So much has happened these past few weeks that I’d almost lost track of the number of “challenges” to raise mental health awareness that I’d actually completed; but after a swift recount, I can confirm that as of today, the number is 110.
The 110th task (which took place last Saturday) to receive a tick was “to sing with a band” – a big enough challenge in itself, but something that was also arranged without Elaine’s knowledge so that the event would come as a total surprise…
As has been the case for the majority of the hundred-plus challenges, I had to ask for help. I know it’s that same old reference or link to the first time I sat in front of my GP and tried to explain just how low I was feeling … but it remains every bit as relevant as it did when the very first task was attempted back in January 2014.
On this occasion, I got in touch with Carl Pemberton to ask if he might be willing to get involved. Although we live just a couple of miles apart, we didn’t know each other; but if you thought Carl’s name was familiar…
He was one half of Journey South, who finished third in the X Factor back in 2005 and whose eponymous debut album reached the top of the charts the following year.
As well as running his own studio, Carl now sings and plays guitar in a band called V12; and he kindly agreed to help me get on stage and sing a song at one of their upcoming gigs.
If he’d heard my voice in advance, the answer may have been different, but after choosing a song (“All the Small Things” by Blink 182), I drove down to meet my new “band mates” (Jason and Adam play bass and drums respectively) and Carl’s wife Vic who was in charge of all things managerial and technical.
We had a quick chat about the reasons behind the challenges before a first full run-through of the song. At this point I should say that my singing voice is actually really deep (and incredibly manly … obviously), and I had to sing an octave below Carl. As an 11 year-old, I was in the school choir and had an angelic treble voice to match my equally angelic looks. Sadly (as I’m sure you’ve already guessed) things went badly downhill in both the vocal and facial departments during my teens. My voice hasn’t deteriorated too much over the subsequent decades … oh well; one out of two…
The first attempt went far better than I expected – as did the second – and Carl and I arranged to have one further session a week or so before the actual performance (which was to be at The Fox Inn in Guisborough on 12 May).
Elaine had been at work for that initial rehearsal, but that wouldn’t be the case for the next one. I made up what I thought was a plausible excuse to pop out for an hour, and Carl and I duly recorded an acoustic demo version of the song which would help me practice on the trips to and from work during the week.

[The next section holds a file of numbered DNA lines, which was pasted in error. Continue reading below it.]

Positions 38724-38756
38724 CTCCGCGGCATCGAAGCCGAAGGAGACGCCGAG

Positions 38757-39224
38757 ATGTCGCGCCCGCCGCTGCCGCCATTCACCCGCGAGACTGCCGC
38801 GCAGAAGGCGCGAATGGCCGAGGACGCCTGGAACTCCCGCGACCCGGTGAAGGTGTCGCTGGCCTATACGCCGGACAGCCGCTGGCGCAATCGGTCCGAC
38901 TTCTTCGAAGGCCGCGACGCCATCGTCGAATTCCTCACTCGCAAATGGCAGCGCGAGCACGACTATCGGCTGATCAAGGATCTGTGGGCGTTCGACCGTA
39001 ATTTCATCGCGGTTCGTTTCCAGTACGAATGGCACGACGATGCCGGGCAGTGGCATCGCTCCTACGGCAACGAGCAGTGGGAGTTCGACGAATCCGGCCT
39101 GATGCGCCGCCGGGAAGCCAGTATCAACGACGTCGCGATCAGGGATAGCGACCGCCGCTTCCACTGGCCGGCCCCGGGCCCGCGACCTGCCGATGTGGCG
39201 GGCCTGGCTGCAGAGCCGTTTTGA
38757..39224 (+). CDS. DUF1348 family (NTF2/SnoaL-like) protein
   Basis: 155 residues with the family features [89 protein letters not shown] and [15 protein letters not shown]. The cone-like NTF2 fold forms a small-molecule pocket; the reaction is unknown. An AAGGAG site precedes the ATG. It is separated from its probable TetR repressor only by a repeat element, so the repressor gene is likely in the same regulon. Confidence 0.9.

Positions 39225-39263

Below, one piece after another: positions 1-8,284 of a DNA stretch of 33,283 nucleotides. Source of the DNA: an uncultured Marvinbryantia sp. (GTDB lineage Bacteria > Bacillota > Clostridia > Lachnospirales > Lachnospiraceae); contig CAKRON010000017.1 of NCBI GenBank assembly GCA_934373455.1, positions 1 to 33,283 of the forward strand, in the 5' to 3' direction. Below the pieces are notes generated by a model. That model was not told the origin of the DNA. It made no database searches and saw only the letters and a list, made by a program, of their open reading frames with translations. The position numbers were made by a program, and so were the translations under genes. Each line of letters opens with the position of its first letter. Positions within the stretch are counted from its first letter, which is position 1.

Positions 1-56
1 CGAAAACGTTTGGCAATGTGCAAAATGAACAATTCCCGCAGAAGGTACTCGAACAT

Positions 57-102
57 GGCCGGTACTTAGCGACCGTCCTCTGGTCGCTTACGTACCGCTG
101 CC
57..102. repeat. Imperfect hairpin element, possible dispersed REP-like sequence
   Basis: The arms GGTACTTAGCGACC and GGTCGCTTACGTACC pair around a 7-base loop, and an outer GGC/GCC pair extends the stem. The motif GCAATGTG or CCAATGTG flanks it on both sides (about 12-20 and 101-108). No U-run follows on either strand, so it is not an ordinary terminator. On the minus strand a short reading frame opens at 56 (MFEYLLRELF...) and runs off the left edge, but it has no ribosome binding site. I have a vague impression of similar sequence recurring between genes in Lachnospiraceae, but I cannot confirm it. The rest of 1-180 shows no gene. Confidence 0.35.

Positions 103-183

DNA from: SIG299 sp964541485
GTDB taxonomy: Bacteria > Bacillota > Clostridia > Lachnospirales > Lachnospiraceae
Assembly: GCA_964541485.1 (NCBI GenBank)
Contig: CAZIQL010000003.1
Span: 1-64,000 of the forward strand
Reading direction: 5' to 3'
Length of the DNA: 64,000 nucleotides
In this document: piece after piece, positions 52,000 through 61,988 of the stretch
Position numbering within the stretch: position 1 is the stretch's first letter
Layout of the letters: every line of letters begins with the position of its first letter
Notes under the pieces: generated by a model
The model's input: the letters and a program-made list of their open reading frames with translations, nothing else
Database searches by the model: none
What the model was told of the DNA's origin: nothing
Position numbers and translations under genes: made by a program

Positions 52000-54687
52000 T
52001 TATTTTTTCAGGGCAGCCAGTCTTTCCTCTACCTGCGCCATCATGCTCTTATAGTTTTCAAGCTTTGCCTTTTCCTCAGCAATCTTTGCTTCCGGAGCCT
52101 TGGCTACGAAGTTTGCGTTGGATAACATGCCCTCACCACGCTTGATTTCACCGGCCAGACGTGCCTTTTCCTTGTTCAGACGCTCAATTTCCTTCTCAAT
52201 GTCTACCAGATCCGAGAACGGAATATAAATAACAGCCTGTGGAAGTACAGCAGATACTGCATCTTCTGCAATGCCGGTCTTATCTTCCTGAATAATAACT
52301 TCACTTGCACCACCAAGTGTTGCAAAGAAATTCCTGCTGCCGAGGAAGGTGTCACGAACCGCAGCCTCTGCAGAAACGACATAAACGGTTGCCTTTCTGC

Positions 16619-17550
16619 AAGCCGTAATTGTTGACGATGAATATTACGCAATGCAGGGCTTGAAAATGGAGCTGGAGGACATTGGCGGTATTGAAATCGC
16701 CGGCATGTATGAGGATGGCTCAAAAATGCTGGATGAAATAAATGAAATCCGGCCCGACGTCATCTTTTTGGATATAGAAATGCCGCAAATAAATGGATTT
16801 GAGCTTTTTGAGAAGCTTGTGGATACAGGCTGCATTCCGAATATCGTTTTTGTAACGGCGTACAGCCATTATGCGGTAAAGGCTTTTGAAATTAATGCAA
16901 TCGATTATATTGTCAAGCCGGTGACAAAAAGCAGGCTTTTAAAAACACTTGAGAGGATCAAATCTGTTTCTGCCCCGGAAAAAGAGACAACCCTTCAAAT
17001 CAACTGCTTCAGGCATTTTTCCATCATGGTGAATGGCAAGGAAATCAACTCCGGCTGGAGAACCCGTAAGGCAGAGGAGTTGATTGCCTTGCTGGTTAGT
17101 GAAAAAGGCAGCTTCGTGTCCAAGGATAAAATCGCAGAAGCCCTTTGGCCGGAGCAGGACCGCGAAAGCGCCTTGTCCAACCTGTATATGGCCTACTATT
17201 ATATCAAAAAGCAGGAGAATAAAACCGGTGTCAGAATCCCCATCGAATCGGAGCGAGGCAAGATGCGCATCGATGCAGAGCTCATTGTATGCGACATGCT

Carl reassured me that I was not only in tune, but actually the two different pitches blended together surprisingly well. In fact, he told me twice because I didn’t believe him the first time…
I wasn’t totally convinced the second time if the truth be told!
Anyway, the plan was that Carl would do a bit of an introduction and get me up on stage during the second half of the performance at The Fox. The only problem was that as Elaine was still blissfully unaware of what was about to happen, Vic, the band and I would all have to ignore each other so as not to arouse any suspicion!
Once the evening got underway, V12 sounded fantastic; but with every passing song, I was getting more and more nervous. The biggest of a number of worries was finding the right first note – start in tune, stay in tune; but what was becoming clear was that at full volume, I almost certainly wouldn’t be able to actually hear if I was in tune or not!
Elaine knows me incredibly well and she later admitted that she was wondering why I was wearing a black t-shirt (was it just to look “trendy”?); why I hadn’t gone to say hello to the band (because I’m a sociable chap), and why we hadn’t left at half time (I usually get tired…). However, the possibility that I might actually get up and sing had never crossed her mind.
Carl said a few words, and on hearing my name, all the pennies dropped at the same time. “You’re not…?”
Up on stage, it was just a case of going for it. A short guitar intro, I opened my mouth … and it was Barry White meets Blink 182 – sort of!! As expected I couldn’t hear my voice, but I didn’t sense that I was off-key, and Carl wasn’t giving me any funny looks, so I just decided to do my best and enjoy the next two-and-a-bit minutes.
And I definitely did – even though it all went in a bit of a blur. There weren’t too many in the audience – in fact the whole of Guisborough was really quiet for a Saturday night – but the reaction was great (or so I was told; I actually can’t remember!). As I returned to my seat, the first thing I had to do was to apologise to Elaine for the previous weekend’s white lie; Vic then came and sat down with us, relieved I think that she no longer had to pretend we didn’t know each other!
The gig ended with covers of two U2 songs – far from easy to play or sing, but the guys nailed them … really impressively. Afterwards, it was introductions all round and a chance for a chat and a couple of pictures, before the curtain came down on the briefest of careers as a rock singer.
I honestly can’t say a big enough thank you to Carl, Jason, Adam, and to Vic as well. V12 are a superb band made up of three top-class musicians; they absolutely didn’t have to get involved, but I’m so glad that they did – and it was a memorable experience.
This blog unintentionally coincides with Mental Health Awareness Week, although really this week shouldn’t be any different to the other 51 as far as talking about mental health is concerned. I know how difficult it is to be open about how you feel, and how much courage it can take to ask for help; but I also know what can be achieved if you can find the strength to take that first step.